Take care,

_________________
7 year old daughter-Allergic to Peanuts/Nuts
6 year old son-No allergies
4 year old daughter-No allergies


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 Post subject:
PostPosted: Wed Sep 13, 2006 9:29 am 
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Joined: Thu Mar 03, 2005 9:38 pm
Posts: 1643
Location: Toronto
twinmom, I have found when going in to the school with a concern about how things are currently done, it is best to have a new plan in my mind (when possible).

Schools are often concerned that if a small child is carrying their epi-pen themselves they will play with it and someone could get injured. I do understand that concern, as I'm sure most parents of fa kids do -- so you need a plan that also covers that.

There are a lot of threads on this forum about epi-pen carriers.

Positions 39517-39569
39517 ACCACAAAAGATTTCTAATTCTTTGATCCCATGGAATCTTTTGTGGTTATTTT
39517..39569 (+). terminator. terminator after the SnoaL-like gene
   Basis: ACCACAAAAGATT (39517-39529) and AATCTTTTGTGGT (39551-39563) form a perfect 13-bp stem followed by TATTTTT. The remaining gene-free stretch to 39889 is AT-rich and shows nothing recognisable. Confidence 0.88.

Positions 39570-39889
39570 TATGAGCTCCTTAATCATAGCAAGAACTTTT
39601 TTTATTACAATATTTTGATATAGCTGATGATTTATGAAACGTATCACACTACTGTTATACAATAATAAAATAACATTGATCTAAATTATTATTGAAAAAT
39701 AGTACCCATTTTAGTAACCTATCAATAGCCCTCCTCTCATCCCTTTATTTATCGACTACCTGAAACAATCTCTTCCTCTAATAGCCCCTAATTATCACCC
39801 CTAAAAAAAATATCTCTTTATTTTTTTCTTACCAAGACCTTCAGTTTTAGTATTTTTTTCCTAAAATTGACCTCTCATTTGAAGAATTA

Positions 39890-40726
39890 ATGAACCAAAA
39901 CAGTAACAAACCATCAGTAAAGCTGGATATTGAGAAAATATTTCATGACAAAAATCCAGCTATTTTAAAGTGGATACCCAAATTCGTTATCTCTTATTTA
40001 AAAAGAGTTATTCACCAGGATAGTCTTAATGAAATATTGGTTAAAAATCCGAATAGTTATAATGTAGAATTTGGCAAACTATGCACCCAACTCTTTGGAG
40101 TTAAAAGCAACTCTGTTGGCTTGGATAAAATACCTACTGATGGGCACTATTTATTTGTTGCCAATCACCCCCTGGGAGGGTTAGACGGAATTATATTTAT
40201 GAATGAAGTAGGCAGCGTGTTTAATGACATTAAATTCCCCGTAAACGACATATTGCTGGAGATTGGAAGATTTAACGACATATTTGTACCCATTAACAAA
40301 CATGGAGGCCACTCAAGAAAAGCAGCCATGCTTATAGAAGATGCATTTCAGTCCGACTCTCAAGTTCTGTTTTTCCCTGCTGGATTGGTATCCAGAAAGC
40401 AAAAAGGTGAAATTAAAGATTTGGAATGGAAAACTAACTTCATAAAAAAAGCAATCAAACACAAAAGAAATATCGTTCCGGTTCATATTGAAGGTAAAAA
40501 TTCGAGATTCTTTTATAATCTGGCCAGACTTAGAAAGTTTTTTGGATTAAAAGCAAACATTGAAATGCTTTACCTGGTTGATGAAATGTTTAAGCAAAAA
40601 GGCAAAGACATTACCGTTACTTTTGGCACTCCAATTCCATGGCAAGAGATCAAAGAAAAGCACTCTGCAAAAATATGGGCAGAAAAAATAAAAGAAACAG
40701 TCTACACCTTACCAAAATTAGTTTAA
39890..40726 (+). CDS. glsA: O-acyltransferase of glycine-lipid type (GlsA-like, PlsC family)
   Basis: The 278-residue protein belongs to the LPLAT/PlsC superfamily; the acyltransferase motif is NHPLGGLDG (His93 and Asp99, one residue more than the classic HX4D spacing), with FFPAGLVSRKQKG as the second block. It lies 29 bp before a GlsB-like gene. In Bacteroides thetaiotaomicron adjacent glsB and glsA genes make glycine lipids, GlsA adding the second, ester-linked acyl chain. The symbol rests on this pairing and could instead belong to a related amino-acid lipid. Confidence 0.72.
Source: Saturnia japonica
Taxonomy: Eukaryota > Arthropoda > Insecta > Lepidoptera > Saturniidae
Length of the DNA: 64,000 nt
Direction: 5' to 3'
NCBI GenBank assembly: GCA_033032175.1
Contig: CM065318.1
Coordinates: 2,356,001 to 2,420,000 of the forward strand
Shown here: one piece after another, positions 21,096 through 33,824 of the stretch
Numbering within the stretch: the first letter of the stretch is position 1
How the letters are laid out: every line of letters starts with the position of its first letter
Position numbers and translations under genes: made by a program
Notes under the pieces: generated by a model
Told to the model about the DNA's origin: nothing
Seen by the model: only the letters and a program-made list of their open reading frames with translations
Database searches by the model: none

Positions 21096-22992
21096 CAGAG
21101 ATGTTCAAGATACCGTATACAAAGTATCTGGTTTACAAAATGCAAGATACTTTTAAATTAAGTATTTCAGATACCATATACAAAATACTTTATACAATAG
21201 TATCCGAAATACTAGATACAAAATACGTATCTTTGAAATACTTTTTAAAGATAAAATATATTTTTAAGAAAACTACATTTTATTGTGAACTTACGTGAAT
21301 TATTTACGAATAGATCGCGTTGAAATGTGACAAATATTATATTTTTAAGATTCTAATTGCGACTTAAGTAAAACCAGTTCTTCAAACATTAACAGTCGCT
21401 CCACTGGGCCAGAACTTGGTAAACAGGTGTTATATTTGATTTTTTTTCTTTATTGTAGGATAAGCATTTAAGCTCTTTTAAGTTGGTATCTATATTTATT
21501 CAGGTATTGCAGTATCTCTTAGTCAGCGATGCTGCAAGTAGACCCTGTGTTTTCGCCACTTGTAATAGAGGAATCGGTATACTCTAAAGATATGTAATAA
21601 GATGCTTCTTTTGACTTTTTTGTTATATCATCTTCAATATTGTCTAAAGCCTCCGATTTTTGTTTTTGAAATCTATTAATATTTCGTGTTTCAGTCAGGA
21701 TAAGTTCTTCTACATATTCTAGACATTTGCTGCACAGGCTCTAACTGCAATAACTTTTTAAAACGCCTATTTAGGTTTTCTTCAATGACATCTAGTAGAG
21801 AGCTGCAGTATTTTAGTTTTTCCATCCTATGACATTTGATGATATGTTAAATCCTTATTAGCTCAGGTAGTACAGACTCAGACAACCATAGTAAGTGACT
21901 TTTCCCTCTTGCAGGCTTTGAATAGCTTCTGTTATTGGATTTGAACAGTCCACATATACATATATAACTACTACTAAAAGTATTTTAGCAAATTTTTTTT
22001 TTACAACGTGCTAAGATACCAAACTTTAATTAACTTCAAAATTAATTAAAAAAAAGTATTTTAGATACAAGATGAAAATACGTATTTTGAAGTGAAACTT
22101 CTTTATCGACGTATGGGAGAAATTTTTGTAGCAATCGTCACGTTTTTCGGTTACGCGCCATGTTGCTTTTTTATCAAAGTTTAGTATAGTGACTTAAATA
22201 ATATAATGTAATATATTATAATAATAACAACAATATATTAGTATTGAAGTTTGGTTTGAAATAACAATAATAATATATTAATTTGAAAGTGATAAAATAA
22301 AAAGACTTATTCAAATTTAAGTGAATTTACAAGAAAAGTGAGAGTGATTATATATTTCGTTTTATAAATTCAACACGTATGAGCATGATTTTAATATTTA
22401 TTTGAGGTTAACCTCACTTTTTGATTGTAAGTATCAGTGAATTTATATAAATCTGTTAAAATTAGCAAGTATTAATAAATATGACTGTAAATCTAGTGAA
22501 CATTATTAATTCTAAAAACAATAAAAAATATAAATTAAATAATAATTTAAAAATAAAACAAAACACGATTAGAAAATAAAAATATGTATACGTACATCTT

My son has been carrying his own epi-pen since he was in jk -- in this:

http://www.medicalert.ca/en/products/mini/C100.html

The pen cannot fall out. It is strong enough to withstand up to 1000 lbs of outside pressure (so no risk when my son flies into the playscape). He is now in grade 3 and his pen has never been taken out of the belt at school. In an emergency is it right there with him, and easy to open -- pull one velcro strap. This thing has withstood the playscape, sandbox, slip & slide, and a quick dunk in the Atlantic Ocean (not recommended, but the pen stayed dry and I was happy :) ).

Anyway, this is my personal choice for young kids -- other people prefer some other carriers. The important thing is, find something you feel safe with, that fits a child and fits a child's life.

********

Years ago my friend agreed to keeping her son's epi-pen hanging in the front of the classroom in a back pack. One day one of his classmates snuck it out of the bag and took it into the school yard. He was playing around and injected himself with it. After that incident the school finally agreed to her son carrying his own epi-pen.